Two years ago, Antonio Arredondo stumbled upon a game you probably played as a kid. It involved him, his little sister Isa and younger brother Diego jumping, sliding and diving across their living room as they tried to keep an inflated balloon from touching the floor. In the beginning, he didn’t think much of it, and it was all fun and games. But slowly, it got intense and very, very competitive.
“This game takes a great deal of risk,” said Antonio, a 21-year-old college senior from Oregon, U.S. “You have to be able to dive, jump over furniture, and put yourself on the line,” he said.
All for an insipid piece of inflated plastic.
For the Arredondos, who were stuck at home too, their “extreme” edition of don’t-let-the-balloon-touch-the-ground soon took on a life of its own when it blew up on TikTok. “The first time I had posted the video in late 2018, it’d got like 11 views and no likes,” Antonio said.
Then one video changed everything.
In 2019, Antonio uploaded a video in which he and Diego are seen diving over pieces of furniture and skidding across the living room floor to play with the balloon. Slow-motion effects added fuel to the drama.
It instantly blew up, standing at 1.7 million likes as of the writing of this article. In his blog, Antonio called himself a “balloon social media influencer.” In the months that followed, some sports channels and personalities tweeted about it too.
Among those who tweeted were Spanish celebrity streamer Ibai Llanos, a partner at American streaming giant Twitch, and professional footballer Gerard Piqué, who was once called the best defender of all time in professional football.
In August this year, Llanos tweeted the balloon video to his 6.1 million followers and said, “I want to buy the rights to this and set up a World Cup.” Piqué, in response, tweeted to his 20.1 million followers and promised that if his tweet got 50,000 RTs, he would organise a World Cup on October 14.
He got over 70,000.
On October 14, a simple family balloon game became an international championship. It saw participants from 32 countries – from Mongolia and Peru to Russia and the U.K. – competing at an amusement park in Barcelona, Spain. Around 400 people attended the event, according to the team.
On Twitch, the games got over 8 million views, peaking with over 600,000 concurrent viewers for the finale, where Peru’s Francisco de la Cruz emerged the victor.
The moment even warranted a congratulatory message from Peru’s President Pedro Castillo on Twitter, in which he celebrated 18-year-old De la Cruz’s accomplishments as a “worthy representation” of the country. One news outlet called the championship a “kid’s birthday party meets FIFA World Cup.”
The visuals of the tournament went viral as players faced off in transparent glass-encased rooms. The wild knockout matches were officiated by referees, who kept scores within the same rooms as players. These arenas were dotted with otherwise commonplace household furniture: bar stools, a table, sofa sets, and a pinball machine. One had a Volkswagen car parked inside, which was weird but understandable since every championship needs a sponsor. The players wore helmets, and if you’ve ever banged yourself against the edge of a dining table, you know that was a smart move.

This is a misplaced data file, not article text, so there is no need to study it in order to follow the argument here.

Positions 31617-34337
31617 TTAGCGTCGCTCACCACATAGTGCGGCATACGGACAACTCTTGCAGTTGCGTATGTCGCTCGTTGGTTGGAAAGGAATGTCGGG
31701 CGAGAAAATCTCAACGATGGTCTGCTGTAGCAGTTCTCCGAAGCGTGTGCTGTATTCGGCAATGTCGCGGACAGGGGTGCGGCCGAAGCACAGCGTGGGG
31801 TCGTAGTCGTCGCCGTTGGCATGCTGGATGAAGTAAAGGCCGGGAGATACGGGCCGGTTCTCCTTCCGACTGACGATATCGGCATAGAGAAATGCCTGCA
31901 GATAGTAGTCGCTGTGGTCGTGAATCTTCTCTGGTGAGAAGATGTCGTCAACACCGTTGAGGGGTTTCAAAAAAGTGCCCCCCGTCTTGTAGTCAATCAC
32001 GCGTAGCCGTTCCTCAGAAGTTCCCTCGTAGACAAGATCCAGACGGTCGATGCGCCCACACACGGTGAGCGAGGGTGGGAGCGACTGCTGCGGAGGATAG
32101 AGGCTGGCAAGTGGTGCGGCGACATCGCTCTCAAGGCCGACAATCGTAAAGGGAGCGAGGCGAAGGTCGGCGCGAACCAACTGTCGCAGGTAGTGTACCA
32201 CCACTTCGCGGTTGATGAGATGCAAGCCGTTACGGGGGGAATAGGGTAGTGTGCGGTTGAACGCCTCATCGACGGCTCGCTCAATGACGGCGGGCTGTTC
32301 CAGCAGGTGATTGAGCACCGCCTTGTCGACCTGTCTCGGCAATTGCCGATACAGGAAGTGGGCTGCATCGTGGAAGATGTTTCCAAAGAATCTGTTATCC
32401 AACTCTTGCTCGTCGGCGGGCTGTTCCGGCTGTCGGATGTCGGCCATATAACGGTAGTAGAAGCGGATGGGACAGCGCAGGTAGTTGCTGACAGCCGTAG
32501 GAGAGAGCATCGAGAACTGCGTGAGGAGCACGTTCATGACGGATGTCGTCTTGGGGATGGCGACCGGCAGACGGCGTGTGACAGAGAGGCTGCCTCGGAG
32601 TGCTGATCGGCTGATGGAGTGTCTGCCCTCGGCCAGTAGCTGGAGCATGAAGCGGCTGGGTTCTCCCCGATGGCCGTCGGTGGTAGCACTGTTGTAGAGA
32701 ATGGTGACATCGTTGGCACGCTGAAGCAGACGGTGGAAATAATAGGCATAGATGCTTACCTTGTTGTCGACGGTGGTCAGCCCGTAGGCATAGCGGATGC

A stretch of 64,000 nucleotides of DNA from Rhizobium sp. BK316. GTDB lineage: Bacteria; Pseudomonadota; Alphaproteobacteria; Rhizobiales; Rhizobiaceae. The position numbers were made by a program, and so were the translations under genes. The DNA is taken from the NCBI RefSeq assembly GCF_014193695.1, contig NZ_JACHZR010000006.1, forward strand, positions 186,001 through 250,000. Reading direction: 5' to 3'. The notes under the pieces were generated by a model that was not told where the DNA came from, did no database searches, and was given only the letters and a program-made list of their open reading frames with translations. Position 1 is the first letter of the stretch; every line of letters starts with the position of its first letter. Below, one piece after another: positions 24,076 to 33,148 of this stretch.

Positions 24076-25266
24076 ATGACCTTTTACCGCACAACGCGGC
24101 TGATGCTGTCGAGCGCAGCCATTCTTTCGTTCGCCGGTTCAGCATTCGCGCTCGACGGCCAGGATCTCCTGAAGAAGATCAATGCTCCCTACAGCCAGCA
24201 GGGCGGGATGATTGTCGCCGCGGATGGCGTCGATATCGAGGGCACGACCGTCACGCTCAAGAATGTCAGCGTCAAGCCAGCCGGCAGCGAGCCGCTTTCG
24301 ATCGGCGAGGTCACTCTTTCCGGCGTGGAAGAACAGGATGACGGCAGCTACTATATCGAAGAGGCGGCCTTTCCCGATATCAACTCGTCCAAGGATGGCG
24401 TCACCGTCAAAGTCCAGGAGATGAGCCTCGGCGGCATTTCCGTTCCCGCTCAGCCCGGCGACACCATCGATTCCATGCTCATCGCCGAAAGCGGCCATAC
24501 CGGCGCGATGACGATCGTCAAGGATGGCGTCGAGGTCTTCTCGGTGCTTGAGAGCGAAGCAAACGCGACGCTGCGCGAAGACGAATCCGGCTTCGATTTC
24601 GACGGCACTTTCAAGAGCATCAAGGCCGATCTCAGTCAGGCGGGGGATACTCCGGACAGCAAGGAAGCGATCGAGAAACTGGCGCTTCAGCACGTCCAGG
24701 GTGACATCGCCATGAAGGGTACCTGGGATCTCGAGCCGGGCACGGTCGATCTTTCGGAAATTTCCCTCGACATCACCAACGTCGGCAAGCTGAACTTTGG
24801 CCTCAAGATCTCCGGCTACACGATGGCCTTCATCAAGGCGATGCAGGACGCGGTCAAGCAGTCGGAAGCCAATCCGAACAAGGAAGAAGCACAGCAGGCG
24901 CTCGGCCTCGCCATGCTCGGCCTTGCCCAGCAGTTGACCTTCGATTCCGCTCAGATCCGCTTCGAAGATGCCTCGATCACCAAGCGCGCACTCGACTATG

Oriol Querol, managing director of Kosmos Studios, said they had three weeks to pull off the whole championship. The participants were chosen after an online call was posted for aspirants to send videos of themselves playing with the balloons. “We got hundreds of videos,” Querol told VICE. “We chose the players on the basis of how entertaining their videos are.”
Referees monitor a game in progress at the Balloon World Cup in October. Photo: Balloon World Cup
As attested by Antonio, there’s a fair bit of skill required to excel at balloon sports. “We didn’t focus on physical strength. This game can be played by the young and old. It all depends on their tactics and agility,” Querol said. “In the end, we had strong and tall guys losing to shorter guys.”
Being competitive is the best way to go about it, Antonio said. “This game might not be soccer or basketball, but you’re still playing to win,” he said.
A group photo of all the contingents at the Balloon World Cup in Barcelona in October. Photo: Balloon World Cup
Sergio Mathias, the championship’s legal manager, and Fergus Dunn, its commercial manager, told VICE in a combined statement that they didn’t find any existing sport or game that was “sufficiently similar” as a reference for this game. So the team went mostly DIY in terms of rules.
“There was potential for certain situations to arise where the ‘correct’ application of the rules may have not been clear,” they said. “As a result, we placed a large emphasis on the referees to apply and interpret the rules using their experience from other sports.” The referees had previously worked in football, tennis and hockey.
This year, the winner went home with €10,000 ($11,598) with two plane tickets to any destination in Latin America, while the runner up got €3,000 ($3,479.46).
The Arredondo brothers, too, participated in the games, representing the U.S. But more than their participation, it was the manifestation of the event that overwhelmed them both.
“I never, in my wildest dreams, could have imagined that our balloon videos would have done this,” said Antonio. “The experience of competing here was surreal.” There are plans for a second bigger edition next year, but it’s unclear for now.
Antonio’s friends and his family initially thought the Balloon World Cup was a joke. “My dad, when I told him about the games, thought it’s a scam. And I kind of agreed with him. He was really thrown off-guard, and was like, ‘You’re going to Barcelona because of balloons?’ It was crazy!”
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